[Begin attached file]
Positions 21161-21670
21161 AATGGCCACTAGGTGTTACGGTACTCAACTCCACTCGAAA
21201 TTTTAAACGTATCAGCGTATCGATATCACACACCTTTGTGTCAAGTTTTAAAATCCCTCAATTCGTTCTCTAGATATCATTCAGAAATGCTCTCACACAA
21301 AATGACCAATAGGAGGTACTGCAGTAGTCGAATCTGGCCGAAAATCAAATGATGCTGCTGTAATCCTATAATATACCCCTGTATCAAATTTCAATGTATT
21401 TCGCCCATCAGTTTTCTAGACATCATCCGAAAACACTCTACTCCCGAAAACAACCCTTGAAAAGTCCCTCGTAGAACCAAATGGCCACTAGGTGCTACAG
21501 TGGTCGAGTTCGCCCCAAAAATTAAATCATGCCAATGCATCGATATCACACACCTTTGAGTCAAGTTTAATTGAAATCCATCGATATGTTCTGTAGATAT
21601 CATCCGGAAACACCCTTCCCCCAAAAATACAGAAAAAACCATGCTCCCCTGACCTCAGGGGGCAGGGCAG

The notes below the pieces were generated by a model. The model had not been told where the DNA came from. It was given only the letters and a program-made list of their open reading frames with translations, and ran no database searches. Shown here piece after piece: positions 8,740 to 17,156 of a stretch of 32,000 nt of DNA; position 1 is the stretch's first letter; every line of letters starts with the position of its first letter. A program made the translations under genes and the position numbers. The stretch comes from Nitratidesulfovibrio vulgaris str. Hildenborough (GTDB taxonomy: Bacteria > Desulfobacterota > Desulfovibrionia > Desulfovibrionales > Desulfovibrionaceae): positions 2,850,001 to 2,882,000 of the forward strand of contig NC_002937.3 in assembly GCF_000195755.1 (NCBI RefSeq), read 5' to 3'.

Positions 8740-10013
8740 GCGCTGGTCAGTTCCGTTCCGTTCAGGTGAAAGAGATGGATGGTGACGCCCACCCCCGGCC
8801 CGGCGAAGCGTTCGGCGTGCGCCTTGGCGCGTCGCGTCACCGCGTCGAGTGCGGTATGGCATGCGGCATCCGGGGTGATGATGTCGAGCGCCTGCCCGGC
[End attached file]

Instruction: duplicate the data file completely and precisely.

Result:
Positions 21161-21670
21161 AATGGCCACTAGGTGTTACGGTACTCAACTCCACTCGAAA
21201 TTTTAAACGTATCAGCGTATCGATATCACACACCTTTGTGTCAAGTTTTAAAATCCCTCAATTCGTTCTCTAGATATCATTCAGAAATGCTCTCACACAA
21301 AATGACCAATAGGAGGTACTGCAGTAGTCGAATCTGGCCGAAAATCAAATGATGCTGCTGTAATCCTATAATATACCCCTGTATCAAATTTCAATGTATT
21401 TCGCCCATCAGTTTTCTAGACATCATCCGAAAACACTCTACTCCCGAAAACAACCCTTGAAAAGTCCCTCGTAGAACCAAATGGCCACTAGGTGCTACAG
21501 TGGTCGAGTTCGCCCCAAAAATTAAATCATGCCAATGCATCGATATCACACACCTTTGAGTCAAGTTTAATTGAAATCCATCGATATGTTCTGTAGATAT
21601 CATCCGGAAACACCCTTCCCCCAAAAATACAGAAAAAACCATGCTCCCCTGACCTCAGGGGGCAGGGCAG

The notes below the pieces were generated by a model. The model had not been told where the DNA came from. It was given only the letters and a program-made list of their open reading frames with translations, and ran no database searches. Shown here piece after piece: positions 8,740 to 17,156 of a stretch of 32,000 nt of DNA; position 1 is the stretch's first letter; every line of letters starts with the position of its first letter. A program made the translations under genes and the position numbers. The stretch comes from Nitratidesulfovibrio vulgaris str. Hildenborough (GTDB taxonomy: Bacteria > Desulfobacterota > Desulfovibrionia > Desulfovibrionales > Desulfovibrionaceae): positions 2,850,001 to 2,882,000 of the forward strand of contig NC_002937.3 in assembly GCF_000195755.1 (NCBI RefSeq), read 5' to 3'.

Positions 8740-10013
8740 GCGCTGGTCAGTTCCGTTCCGTTCAGGTGAAAGAGATGGATGGTGACGCCCACCCCCGGCC
8801 CGGCGAAGCGTTCGGCGTGCGCCTTGGCGCGTCGCGTCACCGCGTCGAGTGCGGTATGGCATGCGGCATCCGGGGTGATGATGTCGAGCGCCTGCCCGGC